How do you stop deaths on London's roads?

Man cycling past sign saying: Stop cycle deaths
Image caption More than 130 people died on the roads in London in 2017 while 3,750 people were injured

One appalling reality is that deaths on the roads are regarded by some as "part of living in a busy city".

Many road deaths are not reported at all.

But these deaths and serious injuries shatter the lives of all of those involved.

And the most casualties are in the number of pedestrians killed by vehicles.

More than 130 people died on the roads in London in 2017, while 3,750 people were injured.

Of those that died, 73 were pedestrians and 21 of those involved HGVs.

The question now being asked, is why is that regarded as acceptable?

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Media captionVictoria LeBrec, who lost her leg in a collision while cycling, spoke to the conference

A conference held on Tuesday heard from the victims behind those statistics.

The conference also outlined the steps needed to be taken to make the city safer.

"Vision Zero" - a plan to ensure no casualties on London's roads - was discussed.

Heidi Alexander, the deputy mayor for transport, believes roads should have the same safety regimes as the railway.

In the rail industry, safety bodies make recommendations after serious incidents to stop the same thing happening again.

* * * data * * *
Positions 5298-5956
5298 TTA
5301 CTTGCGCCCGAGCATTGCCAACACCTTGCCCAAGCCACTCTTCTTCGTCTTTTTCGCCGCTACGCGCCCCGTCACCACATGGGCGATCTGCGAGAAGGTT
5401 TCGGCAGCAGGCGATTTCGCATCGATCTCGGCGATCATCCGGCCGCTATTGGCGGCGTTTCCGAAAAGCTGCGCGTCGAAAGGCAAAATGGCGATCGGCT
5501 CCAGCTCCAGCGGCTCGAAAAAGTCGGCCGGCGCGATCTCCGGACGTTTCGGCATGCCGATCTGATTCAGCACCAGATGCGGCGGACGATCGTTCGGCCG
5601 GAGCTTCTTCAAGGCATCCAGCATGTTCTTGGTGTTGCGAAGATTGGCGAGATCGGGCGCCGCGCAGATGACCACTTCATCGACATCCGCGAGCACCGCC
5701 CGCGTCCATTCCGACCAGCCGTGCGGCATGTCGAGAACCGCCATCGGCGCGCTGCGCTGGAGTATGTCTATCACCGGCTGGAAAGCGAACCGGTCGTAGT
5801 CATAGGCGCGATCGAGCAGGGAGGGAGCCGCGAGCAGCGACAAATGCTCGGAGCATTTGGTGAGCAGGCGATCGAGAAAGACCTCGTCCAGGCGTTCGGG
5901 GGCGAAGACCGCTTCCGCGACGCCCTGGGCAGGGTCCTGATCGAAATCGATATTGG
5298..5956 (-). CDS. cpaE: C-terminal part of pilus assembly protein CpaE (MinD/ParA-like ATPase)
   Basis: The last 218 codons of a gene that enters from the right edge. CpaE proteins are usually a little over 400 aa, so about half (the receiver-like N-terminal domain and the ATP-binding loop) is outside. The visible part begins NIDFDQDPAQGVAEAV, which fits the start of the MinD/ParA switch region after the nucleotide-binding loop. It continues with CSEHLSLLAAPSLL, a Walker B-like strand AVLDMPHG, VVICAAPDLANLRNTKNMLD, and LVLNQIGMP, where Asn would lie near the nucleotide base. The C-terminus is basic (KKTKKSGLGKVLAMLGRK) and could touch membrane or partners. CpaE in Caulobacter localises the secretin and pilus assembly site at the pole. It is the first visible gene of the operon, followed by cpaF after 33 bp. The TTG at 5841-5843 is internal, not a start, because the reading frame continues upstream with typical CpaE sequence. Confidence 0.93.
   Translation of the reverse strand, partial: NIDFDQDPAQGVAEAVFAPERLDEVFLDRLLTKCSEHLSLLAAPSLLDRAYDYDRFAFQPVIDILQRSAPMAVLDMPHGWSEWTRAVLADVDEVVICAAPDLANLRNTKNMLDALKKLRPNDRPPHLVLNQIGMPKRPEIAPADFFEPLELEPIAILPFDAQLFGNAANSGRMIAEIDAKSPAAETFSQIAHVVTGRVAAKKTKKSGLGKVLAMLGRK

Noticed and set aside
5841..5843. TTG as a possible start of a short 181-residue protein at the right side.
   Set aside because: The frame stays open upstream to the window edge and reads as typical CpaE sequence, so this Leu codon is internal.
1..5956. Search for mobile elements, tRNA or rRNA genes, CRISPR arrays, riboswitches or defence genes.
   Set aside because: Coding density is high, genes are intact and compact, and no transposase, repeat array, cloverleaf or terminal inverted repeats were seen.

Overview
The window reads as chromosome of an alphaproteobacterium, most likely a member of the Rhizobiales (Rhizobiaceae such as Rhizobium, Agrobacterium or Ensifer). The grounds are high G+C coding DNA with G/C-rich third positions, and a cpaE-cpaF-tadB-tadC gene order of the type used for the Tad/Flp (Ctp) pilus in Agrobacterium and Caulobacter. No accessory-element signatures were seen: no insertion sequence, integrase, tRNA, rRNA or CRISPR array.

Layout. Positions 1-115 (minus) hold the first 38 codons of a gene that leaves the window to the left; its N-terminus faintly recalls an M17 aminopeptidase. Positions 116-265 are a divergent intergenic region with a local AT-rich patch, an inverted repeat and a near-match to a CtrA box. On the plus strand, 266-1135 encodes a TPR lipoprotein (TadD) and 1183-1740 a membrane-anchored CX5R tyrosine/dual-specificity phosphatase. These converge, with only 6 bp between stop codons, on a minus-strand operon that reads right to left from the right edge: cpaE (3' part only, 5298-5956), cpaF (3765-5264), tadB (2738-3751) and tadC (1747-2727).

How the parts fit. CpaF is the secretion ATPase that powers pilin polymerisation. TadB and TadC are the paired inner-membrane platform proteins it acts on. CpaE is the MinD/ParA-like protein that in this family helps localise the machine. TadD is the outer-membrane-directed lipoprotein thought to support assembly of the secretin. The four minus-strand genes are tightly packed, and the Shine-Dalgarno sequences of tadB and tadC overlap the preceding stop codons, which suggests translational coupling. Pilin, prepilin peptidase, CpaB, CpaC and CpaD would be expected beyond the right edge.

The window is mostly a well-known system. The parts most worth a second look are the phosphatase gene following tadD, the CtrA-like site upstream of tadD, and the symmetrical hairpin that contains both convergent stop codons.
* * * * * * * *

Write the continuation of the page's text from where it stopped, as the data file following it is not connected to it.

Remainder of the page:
Some of the measures discussed include:

  • 20mph speed limits on all TfL roads by 2020
  • Safer, more pleasant areas for pedestrians and cyclists
  • Direct vision windows for HGVs and lorries
  • Segregated cycle lanes

The broad policy has been borrowed from Sweden.

The Swedish Government implemented changes to reduce the number of road deaths in 1997.

It did this by protecting cyclists and pedestrians from vehicles with pedestrianisation and by reducing speed limits.

The country previously had seven deaths per 100,000 people - which has since been reduced to 2.8 per 100,000 .

So in a sense, they are world leaders in road safety.

Of course the changes are not universally popular and there was of course some opposition to some of the changes .

The question now is, can London follow?

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